Two people living with mental illness who have experienced homelessness also shared their experiences.

Update on the draft strategy presented to Council

July 2013 — Staff updated Council on the development of the draft strategy framework. Further consultations and engagement on the draft strategy will take place over the fall of 2013, and the final strategy will be presented to Council in early 2014.

Memorandum of Understanding with Vancouver Coastal Health

March 2013 — The City has signed a Memorandum of Understand (MOU) with our key partner, Vancouver Coastal Health, to develop a formal commitment to enhance our collaborative efforts in seven priority areas:

  1. Early care and learning
  2. Healthy housing options
  3. Food security and sustainable food systems
  4. Active living and getting outside
  5. Healthy service
  6. Social connectedness
  7. Healthy built environment

Watch for our first joint action, coming fall 2013.

Draft strategy

September 2012 — The City is developing a draft Healthy City Strategy in consultation with key stakeholders. Sign up for news, events, ways to get involved and updates on the Healthy City Strategy.

Partnership Agreement with Vancouver Coastal Health

August 2012 — The City of Vancouver is working with our key partner Vancouver Coastal Health to develop a formal commitment to enhance our collaborative efforts in seven priority areas:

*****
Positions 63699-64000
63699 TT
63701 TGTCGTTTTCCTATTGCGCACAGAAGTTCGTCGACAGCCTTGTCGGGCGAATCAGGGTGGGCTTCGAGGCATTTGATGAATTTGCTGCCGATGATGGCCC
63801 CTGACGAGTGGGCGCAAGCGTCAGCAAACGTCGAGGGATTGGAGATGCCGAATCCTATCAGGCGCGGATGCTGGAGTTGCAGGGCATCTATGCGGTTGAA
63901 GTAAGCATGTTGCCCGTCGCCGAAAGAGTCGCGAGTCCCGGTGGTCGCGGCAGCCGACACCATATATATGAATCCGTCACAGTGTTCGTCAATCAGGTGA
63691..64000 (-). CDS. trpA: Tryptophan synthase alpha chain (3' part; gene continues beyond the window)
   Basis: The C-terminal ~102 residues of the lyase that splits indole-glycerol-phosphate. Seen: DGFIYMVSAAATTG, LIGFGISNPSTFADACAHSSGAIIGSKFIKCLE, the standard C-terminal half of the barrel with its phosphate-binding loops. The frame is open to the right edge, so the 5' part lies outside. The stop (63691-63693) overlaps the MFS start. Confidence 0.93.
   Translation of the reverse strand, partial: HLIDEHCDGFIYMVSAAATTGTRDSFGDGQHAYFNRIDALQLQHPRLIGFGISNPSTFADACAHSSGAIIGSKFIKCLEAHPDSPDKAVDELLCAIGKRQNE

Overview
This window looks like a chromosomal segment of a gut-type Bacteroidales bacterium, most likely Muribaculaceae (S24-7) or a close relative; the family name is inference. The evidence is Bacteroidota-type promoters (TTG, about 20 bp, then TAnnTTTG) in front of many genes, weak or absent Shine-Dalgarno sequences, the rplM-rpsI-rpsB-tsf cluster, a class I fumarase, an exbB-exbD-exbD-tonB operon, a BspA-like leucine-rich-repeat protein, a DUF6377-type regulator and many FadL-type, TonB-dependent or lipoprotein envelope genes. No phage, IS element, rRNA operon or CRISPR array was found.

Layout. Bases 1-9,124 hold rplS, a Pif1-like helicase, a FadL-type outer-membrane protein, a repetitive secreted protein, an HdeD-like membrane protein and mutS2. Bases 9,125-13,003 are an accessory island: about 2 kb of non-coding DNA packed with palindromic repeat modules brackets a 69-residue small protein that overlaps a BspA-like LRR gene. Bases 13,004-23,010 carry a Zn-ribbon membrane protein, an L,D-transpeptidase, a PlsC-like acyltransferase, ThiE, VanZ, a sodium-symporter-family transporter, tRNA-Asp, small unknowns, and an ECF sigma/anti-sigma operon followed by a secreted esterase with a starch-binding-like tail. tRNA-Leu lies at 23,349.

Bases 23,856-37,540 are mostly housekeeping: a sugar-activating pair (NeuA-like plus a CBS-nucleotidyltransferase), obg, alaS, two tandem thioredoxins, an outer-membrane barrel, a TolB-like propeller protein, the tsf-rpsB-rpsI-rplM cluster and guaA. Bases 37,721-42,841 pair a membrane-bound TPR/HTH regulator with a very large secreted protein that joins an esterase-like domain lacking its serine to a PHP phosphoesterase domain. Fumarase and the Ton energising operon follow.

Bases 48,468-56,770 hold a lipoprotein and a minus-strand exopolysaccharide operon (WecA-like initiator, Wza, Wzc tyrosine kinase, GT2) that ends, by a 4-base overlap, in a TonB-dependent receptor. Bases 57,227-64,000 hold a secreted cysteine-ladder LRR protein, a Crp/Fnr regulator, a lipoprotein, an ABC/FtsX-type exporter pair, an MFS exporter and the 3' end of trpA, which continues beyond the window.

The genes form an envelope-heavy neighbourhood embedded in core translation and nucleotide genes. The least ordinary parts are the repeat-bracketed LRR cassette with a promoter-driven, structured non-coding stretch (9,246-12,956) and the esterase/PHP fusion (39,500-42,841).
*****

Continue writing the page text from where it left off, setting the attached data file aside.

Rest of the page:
1. Healthy housing options
  2. Food security and sustainable food systems
  3. Early care and learning
  4. Active living and getting outside
  5. Healthy services
  6. Social connectedness
  7. Healthy built environment

Healthy People, Healthy City Summit 2012

22 June 2012 — Healthy People, Healthy City 2012 brought together over 300 people from a broad range of sectors to participate in the launch of the development of a Healthy City Strategy for Vancouver. The summit featured presentations by local people representing programs involved in groundbreaking work in urban health and well-being including topics that highlighted:

  • Youth leadership development
  • Supportive housing
  • Neighbourhood food networks
  • Methadone maintenance therapy
  • Urban Aboriginal employment
  • Physical literacy for kids
  • Hoarding solutions
  • School-based substance use prevention
  • The intersections between older adult health, mobility and the built environment

Keynote speaker Andre Picard — award-winning public health reporter at The Globe and Mail and acclaimed public policy consultant — joined other leaders in health and social sustainability to outline ideas for what needs to happen to create a healthier Vancouver.

Healthy City Strategy documents

City of Vancouver documents

Other key reference documents

Activities to date and next steps

Next steps

  • June 2014: Healthy City Strategy – draft document
  • June 2014: Presentation to Council for approval
  • Summer – Fall 2014: Development of first 3-year action plan

Consultations on A Healthy City for All: June 2012 – May 2014

  • Spring 2014: Talk Healthy City for All: Public engagement on reaching 2025 targets – online and in-person events
  • April 2014: Second meeting of the Healthy City for All Leadership Table
  • January 2014: First meeting of the Healthy City for All Leadership Table
  • July 2013: Update to Council
  • March 2013: Memorandum of Understanding with Vancouver Coastal Health finalized